I skipped over this section of the text last week when we looked at how the Pharisees used alms, prayer, and fasting as a means to bring glory to themselves rather than God. Jesus wants His true disciples to glorify God instead. The practice of almsgiving, prayer, and fasting must be done for this purpose, even if this means that they are done in secrecy. We do have an obligation to be a public witness. The church is a city set upon a hill. It cannot help but draw attention. So we do not need to draw attention to ourselves.
In the midst of this exposition, Jesus takes time to elaborate on the topic of prayer. We are going to zoom in on what is commonly referred to the Lord’s Prayer which is an example of how Jesus wants the true disciple to pray. It is a prayer we recite every Sunday from memory. But we also need to slow down and listen to what it says.
There are many good expositions on the Lord’s Prayer. Some have written books about it. Obviously we cannot go into that kind of detail this morning.
We need to pick up at verse seven before we go into the prayer itself. Jesus tells His disciples that it is the content of the prayer that is important and not just its form. We get the idea that Jesus is here commenting on the public prayer that the Pharisees made in public. They must have been long and full of flowery language. Outwardly, it had a nice sound to the ears, but inside the prayer was empty. It was in reality no more pleasing to God than the Heathen practice of repeating words over and over again. One cannot schmooze God into answering prayer. Nor can one wear God down by endless repeating of the petition. So this pray form Jesus teaches us is direct and to the point. Yet it beautiful simplicity is full of power.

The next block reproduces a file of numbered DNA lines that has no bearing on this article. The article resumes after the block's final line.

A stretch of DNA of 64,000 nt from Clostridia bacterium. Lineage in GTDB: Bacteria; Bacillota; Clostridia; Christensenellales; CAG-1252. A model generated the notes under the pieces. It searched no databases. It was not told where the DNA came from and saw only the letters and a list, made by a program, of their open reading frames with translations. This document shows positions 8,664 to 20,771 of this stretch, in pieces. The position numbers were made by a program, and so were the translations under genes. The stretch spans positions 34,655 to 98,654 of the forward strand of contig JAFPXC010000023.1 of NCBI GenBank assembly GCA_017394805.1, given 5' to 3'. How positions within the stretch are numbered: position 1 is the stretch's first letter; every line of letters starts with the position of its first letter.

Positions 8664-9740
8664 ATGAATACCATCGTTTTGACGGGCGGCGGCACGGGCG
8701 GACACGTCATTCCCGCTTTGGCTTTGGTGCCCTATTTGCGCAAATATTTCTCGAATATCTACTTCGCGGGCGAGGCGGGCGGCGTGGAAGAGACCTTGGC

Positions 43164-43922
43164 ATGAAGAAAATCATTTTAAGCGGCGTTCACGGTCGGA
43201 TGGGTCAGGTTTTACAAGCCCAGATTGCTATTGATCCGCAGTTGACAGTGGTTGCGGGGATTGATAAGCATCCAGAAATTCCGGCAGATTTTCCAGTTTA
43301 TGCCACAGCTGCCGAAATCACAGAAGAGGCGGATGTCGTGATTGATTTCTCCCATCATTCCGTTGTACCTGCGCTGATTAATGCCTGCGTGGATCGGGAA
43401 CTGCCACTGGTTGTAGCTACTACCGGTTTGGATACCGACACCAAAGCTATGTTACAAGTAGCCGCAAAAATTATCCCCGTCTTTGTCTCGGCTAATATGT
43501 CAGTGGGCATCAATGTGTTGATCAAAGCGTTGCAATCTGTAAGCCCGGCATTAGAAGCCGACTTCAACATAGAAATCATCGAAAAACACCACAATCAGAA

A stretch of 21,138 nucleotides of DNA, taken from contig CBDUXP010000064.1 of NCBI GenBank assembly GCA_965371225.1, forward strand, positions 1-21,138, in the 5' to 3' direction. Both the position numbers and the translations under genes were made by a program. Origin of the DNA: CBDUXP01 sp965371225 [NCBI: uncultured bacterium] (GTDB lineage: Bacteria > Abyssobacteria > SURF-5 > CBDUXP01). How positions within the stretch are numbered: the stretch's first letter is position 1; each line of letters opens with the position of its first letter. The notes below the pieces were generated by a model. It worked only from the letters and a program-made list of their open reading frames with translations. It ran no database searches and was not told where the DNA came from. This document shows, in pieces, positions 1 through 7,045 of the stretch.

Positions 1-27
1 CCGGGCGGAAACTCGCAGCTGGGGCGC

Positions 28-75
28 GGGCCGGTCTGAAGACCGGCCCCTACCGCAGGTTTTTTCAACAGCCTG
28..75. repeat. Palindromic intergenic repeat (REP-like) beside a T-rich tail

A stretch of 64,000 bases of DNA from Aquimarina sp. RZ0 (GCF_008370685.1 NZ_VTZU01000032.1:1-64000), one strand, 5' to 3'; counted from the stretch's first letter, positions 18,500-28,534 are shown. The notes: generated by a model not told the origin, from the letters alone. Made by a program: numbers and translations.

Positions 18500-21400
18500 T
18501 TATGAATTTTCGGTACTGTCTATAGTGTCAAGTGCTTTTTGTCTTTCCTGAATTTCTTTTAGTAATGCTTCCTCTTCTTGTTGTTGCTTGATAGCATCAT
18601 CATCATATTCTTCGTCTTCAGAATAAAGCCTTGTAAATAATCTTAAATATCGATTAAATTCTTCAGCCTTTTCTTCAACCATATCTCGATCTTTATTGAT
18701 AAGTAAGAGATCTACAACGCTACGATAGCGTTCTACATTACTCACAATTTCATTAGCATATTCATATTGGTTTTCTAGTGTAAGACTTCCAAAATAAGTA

Jesus begins this model prayer by focusing the disciples’ attention upon God and His character. First of all, we are reminded of the paternal nature of God. God is Father to the true disciple. Notice that God is addressed as “our Father”. Only Jesus addresses God as “My Father”. This reminds us that we are part of a larger family. Matthew, even though he rarely uses the word, is a gospel of the church or the new called out people of God. But the word for church does indeed appear in Chapter 16 at the pivot point of the gospel. Sometimes in the West, we see our relationship with God as a one on one thing between me and God. The Western Creeds begin with “I believe”. The Eastern creeds, on the other hand, begin with “We believe”. We get so fixated upon our standing with God on an individual basis that we forget we are a church. I am not in any way saying that each individual of the church must individually confess Christ. However, we do not make this individual confession alone. So when we pray “Our Father” we need to remind ourselves that we belong to a bigger family. We are not the only child.